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Briton accused of selling fake bomb detectors

The handheld ADE651 has been used in Iraq and Afghanistan to detect explosives.
The handheld ADE651 has been used in Iraq and Afghanistan to detect explosives.
STORY HIGHLIGHTS
  • British man arrested on suspicion of fraud concerning fake bomb detectors
  • British government has imposed export ban on ADE651 after tests showed it was "not suitable" for bomb detection
  • Handheld device is commonly used at checkpoints in Iraq and Afghanistan
RELATED TOPICS
  • Iraq
  • Afghanistan
  • United Kingdom

London, England (CNN) -- A British man who allegedly sold fake bomb detectors to Iraq and Afghanistan has been arrested on suspicion of fraud, police said.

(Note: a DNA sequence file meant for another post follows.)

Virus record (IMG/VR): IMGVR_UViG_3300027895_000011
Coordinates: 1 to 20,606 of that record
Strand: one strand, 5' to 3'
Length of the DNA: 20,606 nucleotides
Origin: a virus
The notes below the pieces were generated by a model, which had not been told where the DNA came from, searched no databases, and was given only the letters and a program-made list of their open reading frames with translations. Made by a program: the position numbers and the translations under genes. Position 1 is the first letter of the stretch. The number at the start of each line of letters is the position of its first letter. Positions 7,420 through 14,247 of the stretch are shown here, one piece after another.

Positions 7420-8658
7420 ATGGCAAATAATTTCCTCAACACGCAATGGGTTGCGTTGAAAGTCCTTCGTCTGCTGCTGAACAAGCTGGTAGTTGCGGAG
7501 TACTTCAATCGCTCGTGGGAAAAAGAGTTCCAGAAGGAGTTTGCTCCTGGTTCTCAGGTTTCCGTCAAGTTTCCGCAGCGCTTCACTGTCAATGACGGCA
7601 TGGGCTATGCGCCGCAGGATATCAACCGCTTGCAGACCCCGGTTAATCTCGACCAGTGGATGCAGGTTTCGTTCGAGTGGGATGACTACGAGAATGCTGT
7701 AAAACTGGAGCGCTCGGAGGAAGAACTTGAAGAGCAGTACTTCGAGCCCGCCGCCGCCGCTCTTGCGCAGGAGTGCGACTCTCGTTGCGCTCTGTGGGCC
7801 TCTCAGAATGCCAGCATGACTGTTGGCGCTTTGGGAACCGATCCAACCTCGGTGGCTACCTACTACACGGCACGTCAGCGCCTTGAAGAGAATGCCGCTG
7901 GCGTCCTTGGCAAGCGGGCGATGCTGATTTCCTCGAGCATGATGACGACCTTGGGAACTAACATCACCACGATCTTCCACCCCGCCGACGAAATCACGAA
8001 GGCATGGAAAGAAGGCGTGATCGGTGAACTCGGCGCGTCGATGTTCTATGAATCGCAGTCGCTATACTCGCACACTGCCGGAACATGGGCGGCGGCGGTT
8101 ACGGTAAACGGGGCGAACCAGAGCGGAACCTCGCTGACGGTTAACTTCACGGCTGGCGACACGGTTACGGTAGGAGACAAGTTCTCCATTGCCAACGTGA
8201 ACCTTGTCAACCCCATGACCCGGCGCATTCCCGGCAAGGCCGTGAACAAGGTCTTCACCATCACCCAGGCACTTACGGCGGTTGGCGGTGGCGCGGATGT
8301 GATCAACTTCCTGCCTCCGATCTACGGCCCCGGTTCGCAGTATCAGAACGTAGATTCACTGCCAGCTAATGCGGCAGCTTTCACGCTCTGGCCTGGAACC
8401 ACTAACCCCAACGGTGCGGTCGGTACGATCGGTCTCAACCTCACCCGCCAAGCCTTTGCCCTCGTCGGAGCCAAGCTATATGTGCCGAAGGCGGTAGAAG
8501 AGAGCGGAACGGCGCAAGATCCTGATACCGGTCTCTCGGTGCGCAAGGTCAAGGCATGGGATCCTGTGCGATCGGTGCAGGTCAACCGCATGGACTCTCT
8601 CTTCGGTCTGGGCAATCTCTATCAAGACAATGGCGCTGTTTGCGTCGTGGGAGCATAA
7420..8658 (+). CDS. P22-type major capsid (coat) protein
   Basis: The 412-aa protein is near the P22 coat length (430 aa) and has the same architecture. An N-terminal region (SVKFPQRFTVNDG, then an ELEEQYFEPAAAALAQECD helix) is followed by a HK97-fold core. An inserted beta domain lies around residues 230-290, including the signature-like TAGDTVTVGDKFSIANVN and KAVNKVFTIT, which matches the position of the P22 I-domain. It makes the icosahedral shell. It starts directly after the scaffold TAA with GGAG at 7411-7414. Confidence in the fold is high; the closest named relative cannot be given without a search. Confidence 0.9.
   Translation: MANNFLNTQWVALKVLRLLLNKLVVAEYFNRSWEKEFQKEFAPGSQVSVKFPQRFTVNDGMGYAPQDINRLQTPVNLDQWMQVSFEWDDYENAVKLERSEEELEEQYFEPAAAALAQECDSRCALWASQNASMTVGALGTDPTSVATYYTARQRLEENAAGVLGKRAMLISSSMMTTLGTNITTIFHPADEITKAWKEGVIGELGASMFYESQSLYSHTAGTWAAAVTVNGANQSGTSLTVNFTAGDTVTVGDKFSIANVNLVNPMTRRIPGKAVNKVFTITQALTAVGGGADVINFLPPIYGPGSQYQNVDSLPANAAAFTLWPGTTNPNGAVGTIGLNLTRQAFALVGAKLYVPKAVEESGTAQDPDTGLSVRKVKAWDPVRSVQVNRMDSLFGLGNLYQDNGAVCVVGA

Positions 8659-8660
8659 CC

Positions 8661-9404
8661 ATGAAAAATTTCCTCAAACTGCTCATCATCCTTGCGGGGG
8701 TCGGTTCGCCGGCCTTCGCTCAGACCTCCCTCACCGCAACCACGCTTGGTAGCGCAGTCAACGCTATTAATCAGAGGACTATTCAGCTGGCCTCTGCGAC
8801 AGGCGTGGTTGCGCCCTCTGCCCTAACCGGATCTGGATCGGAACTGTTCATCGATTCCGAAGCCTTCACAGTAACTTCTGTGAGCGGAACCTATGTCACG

The British government has also imposed an export ban on the device, known as the ADE651, effective Monday. The handheld device is commonly used at checkpoints in Iraq and Afghanistan to detect explosives.

The 53-year-old unidentified suspect, who was arrested Friday, is accused of knowingly selling a product that didn't work, police said.

Tests show that the ADE651, and similar devices, were not suitable for bomb detection, a spokesman for Britain's Department of Business, Innovation and Skills said in a statement.

"As non-military technology, it does not need an export license, and we would not normally need to monitor its sale and use abroad. However, it is clearly of concern that it is being used as bomb detection equipment," the spokesman said.

The spokesman said the export ban only applied to Iraq and Afghanistan because its legal powers to control the sale of the product were "based on the risk that [the device] could cause harm to U.K. and other friendly forces."